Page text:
Home / Hacking / US senators want to know how many times they've been hacked – ZDNet

US senators want to know how many times they've been hacked – ZDNet

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Two US senators have requested the US Senate Sergeant at Arms to disclose details about cyber-attacks against the Senate and its members.

The request has been made in a letter signed today by Ron Wyden (D-Ore.) and Tom Cotton (R-Ark.), both members of the US Senate Intelligence Committee.

“Companies and executive branches are required by state and federal law to report breaches. In contrast, Congress has no legal obligation to disclose breaches and other cyber incidents,” the two senators wrote in their letter.

“The Sergeant at Arms must be transparent in providing members of the Senate all information about the possible existence and scale of successful hacks against the Senate,” the letter reads.

“Each US senator deserves to know and has a responsibility to know, if and how many times Senate computers have been hacked, and whether the Senate’s existing cybersecurity measures are sufficient to protect both the integrity of this institution and the sensitive data with which it has been entrusted.”

The two say they understand that some data about cyber-attacks might need to remain confidential as part of ongoing investigations, or because of its sensitive nature.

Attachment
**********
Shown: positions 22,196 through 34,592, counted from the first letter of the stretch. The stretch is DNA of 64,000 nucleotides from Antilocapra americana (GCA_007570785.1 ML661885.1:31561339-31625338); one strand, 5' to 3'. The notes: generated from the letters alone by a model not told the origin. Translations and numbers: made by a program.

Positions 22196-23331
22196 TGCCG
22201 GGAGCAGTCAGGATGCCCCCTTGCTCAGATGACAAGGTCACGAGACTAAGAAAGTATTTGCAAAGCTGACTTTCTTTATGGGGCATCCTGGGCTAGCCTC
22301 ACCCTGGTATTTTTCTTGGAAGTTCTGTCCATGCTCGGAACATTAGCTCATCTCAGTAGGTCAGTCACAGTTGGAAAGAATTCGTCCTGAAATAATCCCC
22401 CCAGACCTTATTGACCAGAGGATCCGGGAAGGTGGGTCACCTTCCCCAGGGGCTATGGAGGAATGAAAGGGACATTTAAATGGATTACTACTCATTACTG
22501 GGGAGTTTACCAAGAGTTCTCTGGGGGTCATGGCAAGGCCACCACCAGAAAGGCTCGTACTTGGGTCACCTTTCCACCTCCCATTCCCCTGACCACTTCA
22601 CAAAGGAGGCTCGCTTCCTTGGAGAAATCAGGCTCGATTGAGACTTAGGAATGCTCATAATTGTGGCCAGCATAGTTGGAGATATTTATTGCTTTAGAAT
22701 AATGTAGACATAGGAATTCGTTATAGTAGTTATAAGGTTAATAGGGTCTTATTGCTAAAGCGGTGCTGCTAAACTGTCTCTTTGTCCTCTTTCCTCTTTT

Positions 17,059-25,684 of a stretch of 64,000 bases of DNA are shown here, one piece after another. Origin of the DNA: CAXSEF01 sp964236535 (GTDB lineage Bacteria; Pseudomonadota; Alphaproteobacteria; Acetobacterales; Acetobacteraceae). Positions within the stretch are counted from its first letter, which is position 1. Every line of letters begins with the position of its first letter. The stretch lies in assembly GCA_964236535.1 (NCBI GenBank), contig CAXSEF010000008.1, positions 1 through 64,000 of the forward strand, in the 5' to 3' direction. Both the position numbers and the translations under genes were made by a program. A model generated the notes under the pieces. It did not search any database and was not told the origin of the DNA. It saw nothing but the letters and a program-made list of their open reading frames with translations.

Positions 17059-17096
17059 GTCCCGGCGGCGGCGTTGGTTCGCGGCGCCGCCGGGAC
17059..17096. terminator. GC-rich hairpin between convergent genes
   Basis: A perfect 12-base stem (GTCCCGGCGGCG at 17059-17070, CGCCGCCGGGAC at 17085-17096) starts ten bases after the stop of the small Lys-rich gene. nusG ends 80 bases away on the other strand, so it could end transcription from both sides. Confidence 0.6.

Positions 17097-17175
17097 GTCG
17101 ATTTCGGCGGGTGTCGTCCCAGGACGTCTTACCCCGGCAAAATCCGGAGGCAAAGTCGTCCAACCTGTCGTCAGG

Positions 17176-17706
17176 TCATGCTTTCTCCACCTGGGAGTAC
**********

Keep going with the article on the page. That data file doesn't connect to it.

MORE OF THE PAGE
However, they ask the Sergeant at Arms to at least disclose statistics about attacks as a whole, so senators can have informed debates and allocate funds to improve the Senate and senators’ cyber-security protections.

To that end, the two want the Sergeant at Arms to provide each senator with annual statistics about cyber-attacks and also commit to disclosing breaches impacting the US Senate within five days of their discovery.

Sen. Wyden’s involvement with this request is no coincidence. Last September, he was the one to reveal that several senators’ Gmail accounts had been targeted by foreign hackers.

Wyden is also the same senator who pushed the Senate Sergeant at Arms to implement full disk encryption on Senate laptops and computers, and also pushed the Senate to allow staff members to use the Signal secure messaging app for internal communications.

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